As a person grows up, important developmental changes take place, connected with things including accepting changes in your body and establishing emotional relationships. The problem, which I see in the research and which I’ve noticed in my office, and which applies to people in the period of so-called emerging maturity, consists in too easy and too early entry into intimate relationships. The age of initiation is declining, so young people are starting sexual relationships when their emotions aren’t ready for it yet, which hinders integrated personal development. So maturity at that age would consist in postponing initiation, so as not to experience it in random circumstances, with a random partner.

When speaking of the generations that have recently entered maturity, we often call them ‘immature’. We accuse young people of expecting ideal partners or ideal working conditions. Isn’t that just an attribute of youth?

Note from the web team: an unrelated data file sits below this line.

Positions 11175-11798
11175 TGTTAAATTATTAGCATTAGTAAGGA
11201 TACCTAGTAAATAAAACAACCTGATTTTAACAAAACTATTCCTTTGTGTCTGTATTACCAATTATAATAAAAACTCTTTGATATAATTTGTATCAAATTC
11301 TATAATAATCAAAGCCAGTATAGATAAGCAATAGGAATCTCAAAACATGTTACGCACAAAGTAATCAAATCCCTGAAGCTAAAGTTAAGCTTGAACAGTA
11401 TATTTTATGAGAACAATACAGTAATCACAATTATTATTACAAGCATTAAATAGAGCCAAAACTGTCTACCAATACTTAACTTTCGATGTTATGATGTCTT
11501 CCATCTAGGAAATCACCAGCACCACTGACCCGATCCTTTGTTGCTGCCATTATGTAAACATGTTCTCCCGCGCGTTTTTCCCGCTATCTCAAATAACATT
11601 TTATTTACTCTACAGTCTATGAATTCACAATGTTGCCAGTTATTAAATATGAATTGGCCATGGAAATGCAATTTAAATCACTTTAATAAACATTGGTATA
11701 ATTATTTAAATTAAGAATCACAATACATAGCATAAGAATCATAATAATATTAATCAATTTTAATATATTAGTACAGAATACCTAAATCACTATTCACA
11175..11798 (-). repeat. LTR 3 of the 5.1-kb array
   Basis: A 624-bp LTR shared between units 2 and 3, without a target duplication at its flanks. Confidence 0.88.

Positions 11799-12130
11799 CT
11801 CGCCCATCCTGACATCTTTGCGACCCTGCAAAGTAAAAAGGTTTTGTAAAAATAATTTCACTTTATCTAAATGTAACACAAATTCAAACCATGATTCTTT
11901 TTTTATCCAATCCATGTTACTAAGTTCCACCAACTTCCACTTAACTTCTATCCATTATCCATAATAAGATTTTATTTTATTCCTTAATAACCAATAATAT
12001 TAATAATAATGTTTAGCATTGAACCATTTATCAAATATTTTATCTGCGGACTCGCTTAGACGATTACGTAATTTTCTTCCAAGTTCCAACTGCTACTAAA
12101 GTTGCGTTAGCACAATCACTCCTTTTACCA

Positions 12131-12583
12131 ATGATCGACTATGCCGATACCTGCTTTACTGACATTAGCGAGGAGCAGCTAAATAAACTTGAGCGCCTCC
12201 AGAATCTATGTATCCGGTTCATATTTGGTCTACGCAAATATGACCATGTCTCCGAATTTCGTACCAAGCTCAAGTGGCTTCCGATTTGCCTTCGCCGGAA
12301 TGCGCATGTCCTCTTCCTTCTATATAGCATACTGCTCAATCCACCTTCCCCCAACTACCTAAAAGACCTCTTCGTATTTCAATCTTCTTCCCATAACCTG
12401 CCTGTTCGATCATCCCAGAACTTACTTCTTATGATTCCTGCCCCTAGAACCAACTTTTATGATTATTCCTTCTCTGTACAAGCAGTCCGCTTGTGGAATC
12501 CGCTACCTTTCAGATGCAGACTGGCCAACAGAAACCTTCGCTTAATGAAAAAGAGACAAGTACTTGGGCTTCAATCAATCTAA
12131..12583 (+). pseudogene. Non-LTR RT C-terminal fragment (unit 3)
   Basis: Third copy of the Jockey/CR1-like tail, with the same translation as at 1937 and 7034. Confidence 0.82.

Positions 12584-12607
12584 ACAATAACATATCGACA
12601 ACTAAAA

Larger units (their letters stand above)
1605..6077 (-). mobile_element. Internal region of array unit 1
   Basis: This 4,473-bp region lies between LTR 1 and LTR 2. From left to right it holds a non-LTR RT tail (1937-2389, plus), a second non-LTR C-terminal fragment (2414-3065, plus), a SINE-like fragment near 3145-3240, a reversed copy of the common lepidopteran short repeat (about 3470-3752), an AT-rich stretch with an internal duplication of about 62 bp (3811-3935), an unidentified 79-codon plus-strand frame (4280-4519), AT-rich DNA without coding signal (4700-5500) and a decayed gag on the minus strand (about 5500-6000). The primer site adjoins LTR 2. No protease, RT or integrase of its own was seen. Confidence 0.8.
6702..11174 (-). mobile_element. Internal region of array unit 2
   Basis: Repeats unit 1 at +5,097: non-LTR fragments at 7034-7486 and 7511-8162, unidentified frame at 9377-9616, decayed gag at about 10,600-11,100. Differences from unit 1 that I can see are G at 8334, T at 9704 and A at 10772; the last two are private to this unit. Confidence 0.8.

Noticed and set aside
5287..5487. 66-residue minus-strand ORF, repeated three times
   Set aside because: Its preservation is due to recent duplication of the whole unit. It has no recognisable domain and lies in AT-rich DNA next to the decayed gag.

Here I think we’re speaking of an inability of self-limitation. Once again, I’d refer to what was typical of the mid-20th century. As a result of socio-economic and cultural conditions, children were brought up on a path of self-limitation and sharing with others. When they grew up, they were better prepared for the fact that in life, situations will occur that won’t completely make them happy, but which they’ll have to put up with. This model of thinking was imposed by their environment and culture. Since there wasn’t enough income, or products on the market, it was necessary to limit oneself – not only in simple matters of life, like the everyday menu or the available home appliances, but also in more complex matters, such as relationships with other people, marriage. We removed this self-limitation as living conditions improved. Now children are prepared not to survive in difficult conditions, but to fight for their interests and to assertively fulfil their own needs above all. You can say that the philosophy of raising children has changed direction – to simplify, from a person raised primarily for others to a person raised primarily for themselves. There’s still a great deal of adaptive content there, but there’s been a clear turn toward individualism, at the cost of excessively weak development of the dimension of community and self-limitation. As a result, we don’t see the need, for example, to go through difficulties in a relationship, even though crises of course happen in any relationship, intimate or professional.